4. Climb: Mount Outram-Ghost Passenger (FA/FWA East Face) Date of Climb: 3/12/2005 Trip Report: I have been scheming to climb the East Face of Outram for a couple of years now. The large, gullied face is hard to see from most roads but you can get glimpses from some other peaks, and the view from Snass (Justin Brown has some awesome shots on bivouac.com) is quite impressive. In August 2003 Fred Touche and I hiked up the standard route on Outram and I took a look see down the face and deemed it possible. In 2004 Merran and I hiked in in May planning to go up the standard route, drop down a gully at the S end of the e face and climb back out up another gully. However this approach, due to weather and also the fact that all the gullies are too steep to be comfortable descents, failed and we ended up bagging the standard route once again. I know Justin and Jordan also made one attempt and had the same problem. For 2005 I decided to head in via the old Ghost Pass trail and up the creek draining the east face. I gleaned some beta on this approach from the usual online sources and prepared for windfall and thrashing. The nice descent down the standard route means the best climbing choice is to carry over bivi gear and I packed accordingly. No stove, cold food, two tools, crampons, a few jacket layers, a -7C sleeping bag for a possible long night bivi and a 3/4 length z-rest. I parked at the wooden marmot around 12:30 on Saturday and started hiking the Ghost pass trail. this leaves the old Engineers' Road about 2 km east of the Outram Trail and cuts over the ridge into the valley of Eighteen Mile Creek. The trail was overgrown and had lots of windfall but wasn't as hard to follow as I had feared it would be. After about three hours of hiking I left the trail and cut up an obvious side valley towards Outram. By the time I reached treeline it was getting near dark and I was tired. There were lots of possible lines so I elected to bivi overnight and make an early start instead of picking one line and giving it by headlamp Fred Touche style. There were no real flat spots to bivi not covered in wet snow but I found a good hollow in the ground, filled it in with dead branches and laid the z-rest down on that; it was quite comfortable. For some reason all I could think of all night long was zombie movies and wild animals. I had found fresh cougar tracks not far from my bivi site when approaching and kept waking up in the night in a state of mild panic whenever the wind blew through the trees. Around 5 AM I got up, packed my bivi up and got out of the trees onto the approach slopes to the east face. The face is a very large one with numerous gullies, and is composed of a long face on the SE ridge, and a higher face directly below the summit, in a bit of a cirque. Because of the slanting valley and ridge slopes pretty much all the options on the face are about 400 to 500m high and there are at least a dozen unclimbed gullies here, They pretty much all had a mix of ice and snow in them too. It was hard to make a decision but I ended up heading up to the headwall, mostly because I couldn't see it from lower in the valley and didnt want to pick a good looking line only to find out that the headwall had better lines that I couldn't see. East face at sunrise from treeline near bivi Unclimbed gully with WI3? step Narrow and potentially mixed unclimbed couloir line. When I got up into the east face bowl there were three options... a shady, scary looking couloir and chimney line with chockstones on the left, an open face with a couple of vertical water ice steps in the middle, and a slanting line on the right. The slanting line looked the easiest and had the smallest cornices above it so that was what I chose. It had one narrow kink but most of it looked like snow climbing. East face headwall. Arrow marks line climbed. NS and SS are north and south summits (I had no idea where the summits were when I took the photo). Details might be too small to see in thumbnail, in that case check the gallery. I climbed up into the couloir and the climbing turned out to be awesome with well-frozen neve and little bits of ice where seepages from the sidewalls came in. It was mostly 45 degree climbing with short steeper steps. There was a constant flow of 'hail' on the gully bed as ice fell off the sidewalls and broke up, but almost nothing larger than golf ball size...only two fist size chunks came down and both of them bounced well clear of me. Looking up the gully from near the bottom. I was not climbing too fast and I was also worried about the cornices. The climbing was fun but I wasn't enjoying it much. I came around a corner into the kink I had seen from below and found a 25m step of 70 degree WI3. After climbing this I got above most of the falling ice and the snow relented to 45 degrees again. A few hundred meters higher I got close to the ridge exit and came very close to a big looming house sized cornice. Fortunately the cornice line was not continuous. I picked a line up to where the lip was amost non existant, and although the angle steepened through 50 to almost 65 degrees (tools over head) the exit move was only vertical for less than a bodylength. I pulled onto the ridge to find I was exactly half way between the two summits, which was the point I had been aiming for, but did not know I was about to arrive at. Also, the ridge between the two summits, which is Class 2-3 rock in summer, and that I had thought might be scary and double-corniced, was pretty much a broad easy walk. Almost immediately on topping out my fear went away and I felt a great sense of happiness and relaxation. Tracks on the ridge with north summit behind. By the time I got to south summit it was probably 11:00 or 11:30 AM. I drank the last of my water, ate some PowerGels and took a few photos before starting to descend. Rideout and Payne - Sumallo Valley Mt. Grant, Eaton Peak and Cheam Range behind. The uppermost slopes were pretty wind-blown and icy, then as I went lower the snow softened and the temperature rose. I shed crampons and layers as I descended and even got in some good glissading. It is a very long way back down to the highway (almost 2000m) which I reached around 2:30 for a car-to-car time of 26 hours or so. Obviously that includes a 12 hour bivi and so theoretically a day trip is doable, but if I did it again I would still biv in order to get good early morning snow conditions. The approach is not onerous but does take about 5 hours all told. Since there are so many other unclimbed lines on the face I decided to give the climb a name to distinguish it from other routes that will later be done. I ended up calling it "Ghost Passenger" since the approach is via the Ghost Pass trail and because I was somewhat scared for a lot of the climb. The overall difficulty is probably Grade III, Alpine Grade AD+, WI3 and snow to 65 degrees. The climbing felt quite similar to Central Couloir on Joffre, not as sustained and no rockclimbing exit but with a slightly harder crux than existed the one time I climbed CC on Joffre. Gear Notes: 4 screws, 2 pickets and 2 pins would be an adequate rack for a party of two. Approach Notes: Via Ghost Pass trail, 4-5 hours in. Plan on taking bivi gear up and over. Food notes: In 26 hours I ate 5 powergels, 1 halvah bar, one chocolate bar, a couple of fruitleathers, and a sesame snap packet. I think this is the least amount of food I have ever eaten on an overnight trip. Certainly for most of the climb I did not want to eat at all. I'm still not very hungry. it is possible thatt if I had eaten more and had higher blood sugar levels I might not have felt so scared, I have noticed before that I start to get spooked sometimes when climbing and not eating.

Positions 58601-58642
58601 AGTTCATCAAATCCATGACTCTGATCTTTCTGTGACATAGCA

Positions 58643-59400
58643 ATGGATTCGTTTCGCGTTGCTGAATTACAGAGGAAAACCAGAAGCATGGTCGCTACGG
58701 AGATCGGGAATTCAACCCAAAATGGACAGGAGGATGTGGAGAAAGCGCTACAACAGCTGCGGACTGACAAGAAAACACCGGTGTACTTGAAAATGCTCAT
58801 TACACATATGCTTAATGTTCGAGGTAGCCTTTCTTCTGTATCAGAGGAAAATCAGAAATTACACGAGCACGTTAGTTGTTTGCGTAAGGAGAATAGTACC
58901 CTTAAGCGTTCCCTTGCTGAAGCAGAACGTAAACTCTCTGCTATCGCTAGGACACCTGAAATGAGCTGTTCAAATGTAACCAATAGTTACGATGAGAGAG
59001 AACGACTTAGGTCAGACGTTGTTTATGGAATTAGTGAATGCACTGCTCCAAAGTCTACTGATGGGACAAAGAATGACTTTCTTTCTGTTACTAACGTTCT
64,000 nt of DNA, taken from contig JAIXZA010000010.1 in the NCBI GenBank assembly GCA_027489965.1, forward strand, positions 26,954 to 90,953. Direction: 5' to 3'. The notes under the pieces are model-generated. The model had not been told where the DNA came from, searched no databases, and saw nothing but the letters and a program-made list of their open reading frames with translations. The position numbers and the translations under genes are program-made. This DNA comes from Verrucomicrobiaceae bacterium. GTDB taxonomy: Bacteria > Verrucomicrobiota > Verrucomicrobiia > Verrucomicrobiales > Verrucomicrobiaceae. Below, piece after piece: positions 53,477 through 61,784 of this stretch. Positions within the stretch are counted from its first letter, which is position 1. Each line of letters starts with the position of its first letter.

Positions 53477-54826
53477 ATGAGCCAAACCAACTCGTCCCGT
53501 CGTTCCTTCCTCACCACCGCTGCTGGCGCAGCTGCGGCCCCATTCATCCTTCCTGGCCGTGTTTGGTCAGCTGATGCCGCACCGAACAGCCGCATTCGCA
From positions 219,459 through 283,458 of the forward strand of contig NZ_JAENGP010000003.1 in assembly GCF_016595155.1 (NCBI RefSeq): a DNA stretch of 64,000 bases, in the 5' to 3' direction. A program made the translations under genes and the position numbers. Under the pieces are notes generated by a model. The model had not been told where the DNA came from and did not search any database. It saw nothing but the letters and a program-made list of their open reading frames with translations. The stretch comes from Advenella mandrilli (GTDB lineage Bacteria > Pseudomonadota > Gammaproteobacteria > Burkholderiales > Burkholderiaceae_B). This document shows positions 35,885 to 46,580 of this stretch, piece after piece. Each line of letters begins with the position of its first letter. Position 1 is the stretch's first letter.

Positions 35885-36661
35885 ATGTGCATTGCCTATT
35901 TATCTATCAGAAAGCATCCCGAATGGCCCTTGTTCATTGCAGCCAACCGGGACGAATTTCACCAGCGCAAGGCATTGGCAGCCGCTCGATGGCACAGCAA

5. Climb: Talchako Mountain-Northeast Ridge/Butt Date of Climb: 7/28/2004 Trip Report: Ray Borbon, James Nakagami, Fred Beckey and I went in to Talchako Mountain (3037m/9970') which is SE of Bella Coola and N of Mt Monarch. Ray had planned the whole trip and in fact had been bombarding me with pictures of Talchako for almost a year. Matt Perkins was supposed to come too but bailed at the last minute, due to some old skiing injury I believe. Ray, James and Fred arrived July 23. We went to the bar in Chilliwack. James and I got drunk and Fred liked our waitress. He asked in a loud voice if she was a "typical Chilliwack farm girl." Saturday July 24 we drove in Ray's Jeep and my Subaru to Bella Coola. This took about 12 hours. On the drive the smoke from forest fires was so thick that you could see the giant sunspot on the sun with the naked eye without squinting. In Hagensborg James and I got drunk in the bar again. We bivied by the old cannery site. There were amazing, wild, unbelievable strobe-light techno flashing aurora borealis in the night sky. It was my 32nd birthday Sunday July 25 we met Richard Lapointe of West Coast Helicopters and were flown in to Talchako in Richard's monster A-Star. The HUMVEE of helicopters. We could have even hauled in 200 lbs more of gear and food if we had wanted to! Basecamp was at 5400' SE of Talchako on a lake-dotted region of knolls. We had a super base camp site with 2 lakes within walking distance, good views of a huge forest fire to the east in Tweedsmuir Park, and hordes of hungry insects. Monday July 25. We were packed and ready to go. However Fred had a back injury and was feeling some pain so we decided to instead go on a recon mission. Ray and I set out for "Talchako North" a 2500m/8500' peak north of Talchako across a glacier to get some views of our route. We climbed the easternmost of Tal North's 4 summits in a 12 hour jaunt from basecamp via a class 4 scrambling route with some soloing through cliff bands. Our intended route on Talchako looked very impressive. We could not get to the other 3 summits of TN (all probably unclimbed) due to a steep gap and Ray's forgetting his harness not to mention running out of time on what was supposed to be a 5 hour recon mission only. East face from the moraines with NE ridge/butt facing camera. North face from Tal North with the NE ridge/butt obvious at left catching sun. Tuesday dawned incredibly smoky due to a wind shift. Visibility was 50 feet or less for most of the day. Ray, James and Fred all rested. I hiked south to examine Ratcliff. Crossing the river to Ratcliff looked insane so we regretfully bid adieu to Plan B and focussed all attention on Talchako. Ratcliff through the morning smoke. Wednesday morning we got up at 4 AM and set off. Fred was still hurting and stayed behind to read and practice yoga. James, Ray and I made the 4 hour death march approach through clouds of bugs and loose moraines then started climbing up Talchako's NE ridge. We climbed 16 pitches that day. The first 10 pitches or so were 5th class up to 5.7 and then there were about 6 pitches that were more 4th class-ish but we pitched them out due to the presence of wet rock and loose debris on ledges. James and Ray wore rock shoes for some of the climbing. The 5th pitch with James belaying and Ray climbing ahead of me. Ray getting water on some chossy but pretty-coloured ledges on the 14th pitch James working up the edge of the ice arete on the 16th pitch. On about p. 14 we started hitting icy snow patches and had some mixed climbing going on. At the end of the nominal P 16 (actually after about 18 or 19 pitches including shorter ones, but all lengths have been standardized to 60 m pitch lengths) about 6 PM we hit a super ledge and decided it was too good to pass up and bivied there. Dinner was "biftek" and other delicacies and the sunset was rad. Ray eating biftek at the bivi. Lights out.... The night was very cold and shivery and went on far too long. In the morning first light saw building clouds so drill sargeant Ray got us moving ASAP and we climbed about 11 more full pitches of rock and ice aretes up to 55-60 degrees to gain Talchako's eastern summit. The crux was a loose 5.8 chimney and there were several more pitches of 5.7-5.8 in this upper section. We traversed from the eastern summit to the central and western summits in search of a descent route. Also we found the summit register on the central summit. We may have made the 5th or 6th ascent of this peak, there were only 3 entries in the register and one other documented climb we know of, but it could have been climbed in spring when the cairn is under snow. Also there is some evidence the local Nuxalk and Ulkatcho did vision quests or something up here way back in the pre- European contact days. Going down! The descent went down about 4000' of downclimbing and scree ledges. There was one icy section to cross. Once we got to the base of the descent we had to do a traverse around the mountain back to camp. One section with a steep gully to cross was pretty tricky route finding. We made it back to camp around 7 PM. Fred gave up his yoga and break dancing practice long enough to make us some dinner. Fred busts a move. In asana yoga this is called the Horsecock Pose. Friday and Saturday involved rest, recuperation and swatting horeseflies. We ate a lot and hiked around near camp taking photos. James and I did some fun cragging on a half-pitch outcrop near camp climbing some good face routes up to 10a. Sunday we flew out and had a victory dinner. James and Ray blitzed it for home that night. Fred and I bivied near Williams Lake and got back here near noon today. The NE ridge of Talchako is about 27x60m pitches long, we climbed it in about 29-30 pitches but some were short. The hardest rock moves were 5.8. The ice aretes at the top were only about 50 degrees along the crest but due to taking too many pickets and not enough screws we avoided most of them on adjacent rock, however this meant we did have to climb some steeper ice up to 55-60 degrees on the flanks of the arete in a few spots. The overall rating is probably Alpine TD, YDS V 5.8. One knifeblade was left in place at the 18th belay. Looking SW from the summit to Princess Mountain... lots more to do! Gear Notes: light rack with 6 pins and nuts and cams to 2.5" three screws - should have taken 6 one ice axe and one third tool each - two technical tools would have been better 3 pickets - useless, could have been left in camp no rappels so the 20m of rap webbing was only used for bivi padding! Approach Notes: West Coast Helicopters A-Star, $750CDN a person 4 hr moraine slog from base camp